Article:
We will of course be investigating bringing another libel action against Shell now that the article and leaflet have come to light. Shell has already settled two libel actions – one brought by Alfred Donovan and the second by John Donovan. The first involved a financial package worth £125 K ($250,000). The second involved a secret cash payment to John Donovan hidden even from the relevant judge.
In the article, published in November 1998, Wiseman claimed that Shell UK had “consistently honoured” a confidentially agreement, but “Mr Donovan has not”.
That was a completely false allegation. On 10th September 1998 a journalist for The Guardian newspaper, Mr Simon Rines, had a meeting at Shell-Mex House with Richard Wiseman and Colin Joseph, the then lead partner of London Solicitors, DJ Freeman acting for the Royal Dutch Shell Group. During the meeting which was tape recorded in its entirety by both sides, they discussed with Rines (who still has the tape) the terms of the relevant highly confidential agreement with us and also let him have sight of a Defence and Counterclaim document filed by Shell, which contained details of the agreement. We subsequently cornered DJ Freeman into confirming in writing that Simon Rines had indeed been shown a copy of the Defence And Counterclaim. The disclosures made to Rines provided irrefutable evidence that Shell had repudiated the agreement and we notified Shell accordingly. Yet weeks later we now know that Wiseman authored an article which turned the truth on its head and falsely accused “Donovan” of acting dishonourably.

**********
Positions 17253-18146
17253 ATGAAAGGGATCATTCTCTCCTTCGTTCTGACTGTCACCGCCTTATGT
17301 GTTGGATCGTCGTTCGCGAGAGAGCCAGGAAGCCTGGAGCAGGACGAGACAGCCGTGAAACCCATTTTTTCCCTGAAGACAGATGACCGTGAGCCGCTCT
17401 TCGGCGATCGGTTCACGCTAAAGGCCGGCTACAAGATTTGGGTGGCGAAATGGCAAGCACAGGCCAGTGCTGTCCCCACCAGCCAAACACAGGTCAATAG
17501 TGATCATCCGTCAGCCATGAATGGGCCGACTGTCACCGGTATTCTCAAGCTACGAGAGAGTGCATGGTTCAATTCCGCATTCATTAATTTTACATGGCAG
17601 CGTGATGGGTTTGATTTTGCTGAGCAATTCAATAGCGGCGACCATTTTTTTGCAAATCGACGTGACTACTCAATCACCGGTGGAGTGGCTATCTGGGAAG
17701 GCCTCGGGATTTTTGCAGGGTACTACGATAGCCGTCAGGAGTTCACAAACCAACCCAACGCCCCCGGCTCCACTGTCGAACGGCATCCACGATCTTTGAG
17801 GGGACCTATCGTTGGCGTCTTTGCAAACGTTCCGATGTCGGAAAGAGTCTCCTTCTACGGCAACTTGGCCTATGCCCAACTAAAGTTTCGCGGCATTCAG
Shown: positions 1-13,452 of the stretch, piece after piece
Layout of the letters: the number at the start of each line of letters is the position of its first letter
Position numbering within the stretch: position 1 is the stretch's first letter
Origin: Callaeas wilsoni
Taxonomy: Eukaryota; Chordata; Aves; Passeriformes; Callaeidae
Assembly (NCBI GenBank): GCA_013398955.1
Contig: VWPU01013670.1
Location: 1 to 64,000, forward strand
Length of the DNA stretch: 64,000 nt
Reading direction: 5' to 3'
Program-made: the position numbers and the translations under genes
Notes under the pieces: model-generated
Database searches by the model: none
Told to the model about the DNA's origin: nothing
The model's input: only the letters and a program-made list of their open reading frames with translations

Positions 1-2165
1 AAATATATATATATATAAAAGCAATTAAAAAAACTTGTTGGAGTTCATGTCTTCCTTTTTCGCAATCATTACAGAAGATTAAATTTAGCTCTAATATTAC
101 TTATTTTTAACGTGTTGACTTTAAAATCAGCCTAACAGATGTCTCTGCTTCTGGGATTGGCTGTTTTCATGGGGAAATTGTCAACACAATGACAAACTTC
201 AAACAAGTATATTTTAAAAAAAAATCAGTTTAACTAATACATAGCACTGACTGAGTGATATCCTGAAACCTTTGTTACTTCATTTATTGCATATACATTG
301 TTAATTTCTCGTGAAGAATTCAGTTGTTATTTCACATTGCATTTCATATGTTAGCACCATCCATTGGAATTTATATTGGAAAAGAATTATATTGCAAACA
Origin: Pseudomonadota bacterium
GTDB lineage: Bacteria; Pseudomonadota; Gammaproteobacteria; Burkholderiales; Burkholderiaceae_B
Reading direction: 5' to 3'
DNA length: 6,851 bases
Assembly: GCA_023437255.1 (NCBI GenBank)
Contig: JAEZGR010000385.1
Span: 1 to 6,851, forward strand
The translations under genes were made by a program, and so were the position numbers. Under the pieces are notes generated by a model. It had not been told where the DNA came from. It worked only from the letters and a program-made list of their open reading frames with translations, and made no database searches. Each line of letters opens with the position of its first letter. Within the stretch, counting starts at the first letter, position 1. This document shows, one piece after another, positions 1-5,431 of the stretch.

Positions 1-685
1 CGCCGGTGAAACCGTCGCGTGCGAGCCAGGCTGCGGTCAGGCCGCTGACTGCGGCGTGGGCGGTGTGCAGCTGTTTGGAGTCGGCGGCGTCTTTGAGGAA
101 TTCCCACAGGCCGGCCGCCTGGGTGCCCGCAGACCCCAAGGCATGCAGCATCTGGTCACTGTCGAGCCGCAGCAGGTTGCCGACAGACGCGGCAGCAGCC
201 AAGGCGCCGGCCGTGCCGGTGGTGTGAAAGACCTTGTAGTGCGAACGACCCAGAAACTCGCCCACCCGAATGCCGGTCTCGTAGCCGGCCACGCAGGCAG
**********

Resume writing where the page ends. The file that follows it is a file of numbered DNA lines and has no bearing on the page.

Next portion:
The article and the leaflet both make reference to the McDonald libel trial known as “McLibel”.
“Shell UK could ask the courts for an injunction to prevent Mr Donovan and his father from making any further unpleasant allegations…. But with Mr Donovan already alleging that we have taken all sort of measures to try to keep him quiet, we know this could give him an opportunity to try to present himself as a ‘David’ fighting a ‘Goliath’. In general, most companies like ours can see only too well that libel proceedings may attract far more publicity than the original allegations ever had or would be likely to have. An example is the recent “McLibel” case which tied up McDonald’s for years. Any case we brought would not necessarily be the same, but it can be a major diversion for no real gain to the company. And people don’t always remember who won”.
Allegations may be unpleasant as they were recently in relation to David Greer being caught in a dishonourable act. The issue is not whether an allegation is “unpleasant”, but whether it is true. Our allegations against Malcolm Brinded turning a blind eye to a corrupted contract tender process, or putting production before employee safety, are both unpleasant, but happen to be true.
Finally, the headline to the Wiseman article assumed that Shell had a good name and reputation. That is definitely a question to be framed in the past tense in view of the reserves securities fraud and other scandals; fictitious trades, leadership role in price fixing cartels etc.
Others may wish to follow our example in making applications to Shell under the UK Data Protection Act. The results can be enlightening.